Streetcar Update: First 720 Feet of Track are Finished
By Teya Vitu
Six weeks after Modern Streetcar construction started, the first 720 feet of rail tracks were in place on 4th Avenue.
From here on, track installation should be going on somewhere along Congress Street, 4th Avenue and University Boulevard on a continuing basis, said Jesse Gutierrez, the streetcar project construction manager for the city Transportation Department.
“A month from now, you’ll see a lot more activity,” he said.
By the end of August, the first phase of track installation should be finished with streetcar track in place on Congress Street from Toole to Stone avenues; on 4th Avenue from University Boulevard to 6th Street; and on University Boulevard from 3rd Avenue to Park Avenue.
These are the stretches of Downtown area streets that have been fenced off and torn up since construction started on April 9. They comprise Phase 1 of track and utility work on the 3.9-mile streetcar route. Phase 2 later this year and in 2013 will mostly involve the curved tracks needed on Granada Avenue and for all the intersection turns.
Sidewalks have always been open with easy access to businesses in the construction zones.
The first track went down the week of May 21 with a 720-foot stretch of track now set in concrete on 4th Avenue south of University Boulevard.
“This is what’s called a demonstration track to inspect, verify and make sure we’re OK with the process and materials,” Gutierrez said.
Gutierrez is fond of describing the project at this point in terms of the Theory of Evolution.
“It’s the progress of Darwin’s theory,” Gutierrez said while driving through the 4th Avenue construction zone. “You have fish growing legs becoming reptiles and then you get to a man who can walk.”
He applied the evolutionary theory to the 4th Avenue zone, where the last piece of street asphalt was removed in the days before Memorial Day at 6th Street, while two blocks north track was ready for streetcar service.
The same evolution applies to the other Phase 1 construction zones on Congress Street and University Boulevard.
Congress Street is in the finishing phases of installing new water and sewer lines from Stone to 6th Avenue, while water line work has not yet started between 5th and 6th avenues.
The work started April 9 with the removal of 3½ inches of street surface asphalt from 2005 and a 12-inch concrete road base, probably from the 1960s. That left a dirt surface reminiscent of Congress Street 100 years ago.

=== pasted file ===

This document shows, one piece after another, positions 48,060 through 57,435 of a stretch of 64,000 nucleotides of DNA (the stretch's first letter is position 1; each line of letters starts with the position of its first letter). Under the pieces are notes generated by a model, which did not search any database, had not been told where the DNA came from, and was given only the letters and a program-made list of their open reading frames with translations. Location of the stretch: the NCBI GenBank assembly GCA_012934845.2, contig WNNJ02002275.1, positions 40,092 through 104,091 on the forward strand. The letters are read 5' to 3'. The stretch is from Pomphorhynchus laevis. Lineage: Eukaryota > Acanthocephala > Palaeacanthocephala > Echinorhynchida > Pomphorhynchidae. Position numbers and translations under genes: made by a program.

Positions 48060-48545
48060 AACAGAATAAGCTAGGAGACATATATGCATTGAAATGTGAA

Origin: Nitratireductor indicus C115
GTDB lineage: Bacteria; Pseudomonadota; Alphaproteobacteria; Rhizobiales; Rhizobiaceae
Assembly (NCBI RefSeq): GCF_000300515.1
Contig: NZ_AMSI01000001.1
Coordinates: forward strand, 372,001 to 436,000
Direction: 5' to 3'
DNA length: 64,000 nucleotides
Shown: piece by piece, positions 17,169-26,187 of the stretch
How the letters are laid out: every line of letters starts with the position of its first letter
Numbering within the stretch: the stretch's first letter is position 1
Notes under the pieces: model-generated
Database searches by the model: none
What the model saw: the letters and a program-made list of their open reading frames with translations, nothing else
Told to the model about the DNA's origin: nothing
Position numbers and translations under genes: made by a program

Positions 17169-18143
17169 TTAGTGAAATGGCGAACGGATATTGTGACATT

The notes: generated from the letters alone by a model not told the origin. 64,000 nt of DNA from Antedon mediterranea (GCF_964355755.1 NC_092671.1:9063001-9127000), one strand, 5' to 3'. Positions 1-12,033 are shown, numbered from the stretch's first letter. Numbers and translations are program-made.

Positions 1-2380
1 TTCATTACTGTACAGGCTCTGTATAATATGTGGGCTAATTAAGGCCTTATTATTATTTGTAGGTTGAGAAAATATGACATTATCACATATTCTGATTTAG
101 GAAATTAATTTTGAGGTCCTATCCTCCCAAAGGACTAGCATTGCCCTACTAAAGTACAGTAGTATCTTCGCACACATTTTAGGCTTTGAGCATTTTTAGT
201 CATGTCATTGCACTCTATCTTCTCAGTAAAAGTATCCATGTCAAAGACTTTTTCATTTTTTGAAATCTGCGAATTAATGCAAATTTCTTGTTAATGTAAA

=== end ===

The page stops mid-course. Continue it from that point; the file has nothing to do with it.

“You know, you start on the bottom and go to the top,” Gutierrez said. “Sewer, water, roadway grading, pole foundations, track, aggregate base core, asphalt.”
So far, the Congress Street work has mostly involved replacing an aging water main with a new 12-inch water line running 5½ feet below the surface. 8-inch water lines lead to each of the businesses.
The Stone to 6th Avenue water line went in May 7 to 19. New sewer lines also were installed.
The real action has been at Congress Street and Scott Avenue. What do you do with water and sewer lines crossing each other and going off in four different directions?
The water lines drop from 5½ feet to 14 feet below the surface to yield to the sewer lines at the intersection and then returns to 5½ feet. Sewer is gravity fed while water is pressure fed and can be more easily manipulated, Gutierrez said.
The Congress/Scott work also involved linking the 8-inch Scott Avenue water line to the 12-inch line on Congress.
In June, Congress/Scott will see electrical conduit work for new traffic signals and also for the streetcar power poles.
Once the water line work is done between Stone and 6th, work will move one block east for new water line installation between 5th and 6th Avenues, in front of the One North Fifth Apartments and HUB Restaurant & Ice Creamery/Playground Lounge.
Storm drainage work and a new sewer manhole cover have already been done on that stretch of Congress between 5th and 6th.
University of Arizona class schedules dictated when streetcar work started in the Main Gate Square area of University Boulevard. Between 3rd Avenue and Euclid Avenue, University was shut down April 30 with the Euclid to Park Avenue work starting May 15 “right after school was out,” Gutierrez said.
“We did all the sewer line (on University),” he said. “Now we are starting the water line.”
The 8½-inch sewer line was buried 8 to 10 feet down, while the 8½-inch water line will be 5 feet down.
The most out-of-sight, out-of-mind part of the project is the Luis G. Gutierrez Bridge – the bridge carrying Cushing Street across the Santa Cruz River. It should be finished by July 7 and should open to pedestrians and bicyclists some time later in July. But the bridge will not open for motorized vehicle traffic until streetcar tracks are installed, likely in December and January.